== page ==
Thursday, May 1, 2014

Induction motor losses and Power flow diagram

In Case of transformers there were only two types of losses i.e. constant losses and fixed losses same is true for Induction motors but as transformer don’t have any rotating part so there were not any mechanical associated with transformers. But since in motors there is rotating parts so they have mechanical losses which are also covered in constant losses. Lets discuss about these losses one by one.

To know about Transformer losses visit link below:-
http://electricalsystembasics.com/2014/04/transformer-losses-efficiency-transformer.html

Induction motor losses are divided as below:-

1.    Constant losses also known as fixed losses
These are known as constant losses as they will remains constant even if induction motor kept running without load. This means that these losses remains fixed irrespective of load on motor. These are further divided as below:-
(a)  Core losses known as iron losses
(b)  Mechanical losses or Friction losses
     
      2.     Variable losses
These losses are also called copper losses as These losses occur due to current flowing in stator and rotor windings. As the load changes, the current flowing in rotor and stator winding also changes and hence these losses also changes. Therefore these losses are called variable losses. These losses are occurred in both stator and rotor as current flows in both.

(a)  Stator copper losses or Stator ohmic losses
(b)  Rotor copper losses or rotor ohmic losses
(c)  Stray Load losses


Let’s discuss in details about these losses:-
     

Constant or Fixed Losses

1.    Core Losses Or Iron losses

As in case of transformers core losses or iron losses are further divided into two parts :-
(a)   Hysteresis losses
(b)  Eddy current losses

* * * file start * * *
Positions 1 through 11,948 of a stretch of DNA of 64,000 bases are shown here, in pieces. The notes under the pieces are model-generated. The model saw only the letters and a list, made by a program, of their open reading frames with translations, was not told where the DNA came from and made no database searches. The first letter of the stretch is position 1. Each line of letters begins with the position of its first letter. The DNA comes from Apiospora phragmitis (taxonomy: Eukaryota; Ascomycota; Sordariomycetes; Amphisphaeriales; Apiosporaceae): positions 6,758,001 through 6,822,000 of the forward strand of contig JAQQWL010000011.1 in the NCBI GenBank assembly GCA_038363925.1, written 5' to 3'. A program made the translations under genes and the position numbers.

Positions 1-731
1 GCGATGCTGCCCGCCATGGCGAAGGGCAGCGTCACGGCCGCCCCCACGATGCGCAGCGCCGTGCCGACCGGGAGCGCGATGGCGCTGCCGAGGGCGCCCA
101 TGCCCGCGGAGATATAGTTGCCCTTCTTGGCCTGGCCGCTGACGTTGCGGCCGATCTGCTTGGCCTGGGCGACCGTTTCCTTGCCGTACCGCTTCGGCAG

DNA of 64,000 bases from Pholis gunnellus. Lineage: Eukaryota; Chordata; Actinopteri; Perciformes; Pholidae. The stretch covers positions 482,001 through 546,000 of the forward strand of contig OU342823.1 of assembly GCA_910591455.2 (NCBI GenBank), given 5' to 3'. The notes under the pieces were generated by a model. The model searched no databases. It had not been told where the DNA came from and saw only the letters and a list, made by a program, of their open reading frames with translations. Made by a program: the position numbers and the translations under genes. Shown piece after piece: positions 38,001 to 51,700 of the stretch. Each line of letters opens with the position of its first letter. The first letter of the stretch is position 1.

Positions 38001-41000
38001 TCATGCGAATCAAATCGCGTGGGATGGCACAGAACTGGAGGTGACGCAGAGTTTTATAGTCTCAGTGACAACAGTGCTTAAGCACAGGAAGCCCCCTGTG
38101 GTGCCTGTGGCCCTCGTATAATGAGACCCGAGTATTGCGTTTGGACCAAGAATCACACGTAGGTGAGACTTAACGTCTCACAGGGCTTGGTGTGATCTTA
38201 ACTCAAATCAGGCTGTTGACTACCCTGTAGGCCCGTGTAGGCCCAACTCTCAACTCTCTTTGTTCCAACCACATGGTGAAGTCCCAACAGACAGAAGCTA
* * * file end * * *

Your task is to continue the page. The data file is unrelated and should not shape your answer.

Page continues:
Eddy current losses can be minimized by using lamination of core. By laminating the core area decreases and hence resistance increases, which results in decrease in eddy currents.
Hysteresis losses are minimized by using high grade silicon steel.
The core losses depend upon frequency.
Stator frequency is always equal to supply frequency and rotor frequency is equal to slip multiplied by frequency so usually rotor core losses are very small and can be neglected.

2.    Mechanical losses or Friction losses

Mechanical losses occur at the bearing and brush friction loss occurs in wound rotor induction motor. These losses vary slightly with the change in speed.

Fixed losses = Power I/P at no load- Stator I2 R loss at no load

Variable Losses:-

The copper losses or Ohmic losses are obtained by performing blocked rotor test on three phase induction motor. The stator and rotor ohmic losses or copper losses can be calculated directly if stator and rotor winding losses are known.

Stray load losses occur in iron as well as in conductors. They are usually taken as 0.5% of motor efficiency.

Power flow diagram for 3-phase induction motor is given below:-

Induction Motors power flow diagram; losses in Induction motors



Power flow diagram has shown how these losses takes place during conversion of electrical power to mechanical power. Under normal running conditions rotor core losses are neglected.  Power developed at shaft differs from mechanical power developed by friction and windage losses.